House Panel Reviews Farm Bill Crop Insurance, Commodity Policies

House Panel Reviews Farm Bill Crop Insurance, Commodity Policies

USDA Under Secretary Michael Scuse answers legislators' questions on farm bill reforms

Rep. Mike Conaway, R-Texas, Chairman of the House Agriculture Committee's Subcommittee on General Farm Commodities and Risk Management, on Thursday hosted a hearing to discuss USDA's efforts in implementing reforms in the 2014 Farm Bill.

The hearing focused on reforms to the commodity title, repealing several programs and providing producers with an option between Price Loss Coverage and Agriculture Risk Coverage.

According to the National Association of Wheat Growers, special attention was paid to the interim rule that the Risk Management Agency released last week on the farm bill's crop insurance program implementation.

USDA Under Secretary Michael Scuse answers legislators' questions on farm bill reforms

There has been some concern from Congress and commodity groups alike, NAWG said, about the Actual Production History adjustment provision not being available to growers until the 2016 crop year. This provision would allow producers to exclude any yield for any crop that experienced over 50% loss nation-wide for that given year. This provision is of particular interest in regions suffering from multi-year disasters.

In response to concerns, Under Secretary Scuse committed to providing the committee a detailed written explanation by next week, with the issues the agency is encountering during implementation of this provision immediately.

"I commend USDA's initial efforts to implement the Agricultural Act of 2014 and I challenge them to fully deliver on the promises made to our farmers and ranchers in the law," Conaway commented following the hearing.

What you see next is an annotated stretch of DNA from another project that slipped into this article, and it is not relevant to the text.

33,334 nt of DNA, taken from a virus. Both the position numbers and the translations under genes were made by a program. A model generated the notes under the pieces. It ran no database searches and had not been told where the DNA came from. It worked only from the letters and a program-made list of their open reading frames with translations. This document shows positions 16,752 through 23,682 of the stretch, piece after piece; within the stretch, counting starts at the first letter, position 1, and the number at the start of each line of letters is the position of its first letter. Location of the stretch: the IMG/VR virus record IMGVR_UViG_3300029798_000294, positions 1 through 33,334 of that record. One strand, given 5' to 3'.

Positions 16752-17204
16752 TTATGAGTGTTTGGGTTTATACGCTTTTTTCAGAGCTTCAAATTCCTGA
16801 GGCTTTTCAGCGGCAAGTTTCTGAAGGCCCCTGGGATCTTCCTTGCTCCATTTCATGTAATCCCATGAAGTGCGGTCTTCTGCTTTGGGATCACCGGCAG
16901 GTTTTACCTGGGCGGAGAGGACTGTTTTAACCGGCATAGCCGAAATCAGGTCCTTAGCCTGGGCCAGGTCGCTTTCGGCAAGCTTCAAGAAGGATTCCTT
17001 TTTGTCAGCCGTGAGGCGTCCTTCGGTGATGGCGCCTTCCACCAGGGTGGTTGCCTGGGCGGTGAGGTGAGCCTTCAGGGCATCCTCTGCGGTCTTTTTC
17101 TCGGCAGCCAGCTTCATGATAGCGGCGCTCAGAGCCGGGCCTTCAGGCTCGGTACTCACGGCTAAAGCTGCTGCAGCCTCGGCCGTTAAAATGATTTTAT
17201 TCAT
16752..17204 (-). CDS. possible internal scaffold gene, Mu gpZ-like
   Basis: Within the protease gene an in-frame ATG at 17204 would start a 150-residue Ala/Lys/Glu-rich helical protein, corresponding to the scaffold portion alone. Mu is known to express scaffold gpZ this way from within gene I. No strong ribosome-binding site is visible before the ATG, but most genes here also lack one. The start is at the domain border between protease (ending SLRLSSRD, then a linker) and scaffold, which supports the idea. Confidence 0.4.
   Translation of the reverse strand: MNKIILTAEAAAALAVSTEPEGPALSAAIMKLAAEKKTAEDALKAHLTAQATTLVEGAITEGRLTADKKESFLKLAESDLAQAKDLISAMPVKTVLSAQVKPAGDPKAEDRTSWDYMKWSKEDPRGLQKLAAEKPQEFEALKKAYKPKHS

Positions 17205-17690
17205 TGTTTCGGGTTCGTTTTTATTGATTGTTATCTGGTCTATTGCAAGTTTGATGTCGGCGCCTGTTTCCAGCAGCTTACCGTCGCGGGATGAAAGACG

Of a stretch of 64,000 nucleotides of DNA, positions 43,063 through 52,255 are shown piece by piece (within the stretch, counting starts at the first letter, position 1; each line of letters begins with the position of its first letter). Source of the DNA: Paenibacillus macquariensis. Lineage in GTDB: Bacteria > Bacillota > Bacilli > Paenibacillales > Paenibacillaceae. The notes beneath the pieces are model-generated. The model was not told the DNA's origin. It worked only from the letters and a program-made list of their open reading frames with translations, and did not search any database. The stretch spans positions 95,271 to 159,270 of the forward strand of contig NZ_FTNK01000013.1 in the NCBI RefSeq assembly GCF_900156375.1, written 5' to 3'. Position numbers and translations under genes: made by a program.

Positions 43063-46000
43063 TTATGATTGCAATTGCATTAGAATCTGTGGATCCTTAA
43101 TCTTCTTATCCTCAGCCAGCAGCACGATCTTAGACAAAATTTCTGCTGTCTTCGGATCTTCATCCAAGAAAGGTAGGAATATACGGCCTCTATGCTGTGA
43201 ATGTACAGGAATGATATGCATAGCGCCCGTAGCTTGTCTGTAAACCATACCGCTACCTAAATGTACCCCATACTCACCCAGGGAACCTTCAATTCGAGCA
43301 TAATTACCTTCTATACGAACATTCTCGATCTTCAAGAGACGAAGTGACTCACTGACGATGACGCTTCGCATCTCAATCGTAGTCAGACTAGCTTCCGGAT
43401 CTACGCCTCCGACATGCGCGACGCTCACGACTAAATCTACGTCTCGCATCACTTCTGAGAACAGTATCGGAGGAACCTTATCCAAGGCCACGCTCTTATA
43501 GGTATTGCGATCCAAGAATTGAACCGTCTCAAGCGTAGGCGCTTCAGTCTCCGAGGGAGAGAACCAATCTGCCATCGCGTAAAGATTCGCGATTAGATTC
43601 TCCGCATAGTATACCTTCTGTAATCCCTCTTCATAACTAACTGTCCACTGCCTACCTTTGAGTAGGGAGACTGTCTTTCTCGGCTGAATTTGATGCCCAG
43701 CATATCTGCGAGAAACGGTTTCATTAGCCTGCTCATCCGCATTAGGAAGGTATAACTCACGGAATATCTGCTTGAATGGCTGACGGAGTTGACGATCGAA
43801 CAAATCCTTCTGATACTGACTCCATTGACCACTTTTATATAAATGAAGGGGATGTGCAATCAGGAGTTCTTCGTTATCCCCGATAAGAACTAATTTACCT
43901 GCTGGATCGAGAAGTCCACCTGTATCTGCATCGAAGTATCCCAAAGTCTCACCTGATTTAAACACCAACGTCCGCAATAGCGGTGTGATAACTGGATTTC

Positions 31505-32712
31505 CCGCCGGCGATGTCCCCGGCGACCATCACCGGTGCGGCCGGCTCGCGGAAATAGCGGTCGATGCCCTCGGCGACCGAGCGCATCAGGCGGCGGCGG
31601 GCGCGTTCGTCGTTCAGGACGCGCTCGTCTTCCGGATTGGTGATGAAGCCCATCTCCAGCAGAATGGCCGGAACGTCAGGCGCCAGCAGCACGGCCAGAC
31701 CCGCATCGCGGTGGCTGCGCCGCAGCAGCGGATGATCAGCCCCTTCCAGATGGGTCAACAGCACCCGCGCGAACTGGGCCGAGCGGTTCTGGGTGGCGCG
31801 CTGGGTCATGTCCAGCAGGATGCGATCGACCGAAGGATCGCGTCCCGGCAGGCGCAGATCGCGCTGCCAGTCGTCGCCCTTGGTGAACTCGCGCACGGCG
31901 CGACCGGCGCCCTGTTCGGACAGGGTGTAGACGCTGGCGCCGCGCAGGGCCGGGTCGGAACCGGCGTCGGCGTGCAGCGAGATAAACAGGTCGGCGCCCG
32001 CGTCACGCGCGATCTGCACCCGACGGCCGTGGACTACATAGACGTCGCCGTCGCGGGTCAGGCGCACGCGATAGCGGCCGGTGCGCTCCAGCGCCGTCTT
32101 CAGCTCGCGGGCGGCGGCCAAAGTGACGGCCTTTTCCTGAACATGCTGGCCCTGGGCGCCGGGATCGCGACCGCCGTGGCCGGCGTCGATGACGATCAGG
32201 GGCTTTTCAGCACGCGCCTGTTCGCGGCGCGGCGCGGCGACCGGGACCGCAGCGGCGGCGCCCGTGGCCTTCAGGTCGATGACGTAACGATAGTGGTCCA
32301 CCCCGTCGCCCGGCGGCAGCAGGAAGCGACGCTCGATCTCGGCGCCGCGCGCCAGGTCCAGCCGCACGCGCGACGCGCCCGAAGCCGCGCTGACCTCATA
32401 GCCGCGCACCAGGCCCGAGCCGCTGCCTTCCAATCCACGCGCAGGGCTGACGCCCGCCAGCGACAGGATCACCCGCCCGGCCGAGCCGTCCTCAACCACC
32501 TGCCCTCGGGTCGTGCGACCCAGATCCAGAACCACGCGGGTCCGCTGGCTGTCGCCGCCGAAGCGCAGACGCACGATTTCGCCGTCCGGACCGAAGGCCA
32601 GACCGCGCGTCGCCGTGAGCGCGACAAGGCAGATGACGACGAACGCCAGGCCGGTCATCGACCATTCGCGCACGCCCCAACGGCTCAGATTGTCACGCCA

"Specifically, USDA must make it a priority to implement the Actual Production History adjustment because it provides critical relief for producers who have struggled with severe and devastating drought conditions for the past four years. Producers suffering from a drought shouldn't have to wait until the third year of a five-year farm bill to receive relief, particularly when Congress intended for it to be available immediately.

"Undersecretary Scuse told us today he is committed to exploring partial implementation of this provision and will provide the committee with details about potential timelines," he said. "It is crucial we work together to resolve some of these issues so that our producers have the necessary information to make plans for their farming and ranching operations.

View a replay of the hearing on the House Ag Committee website.

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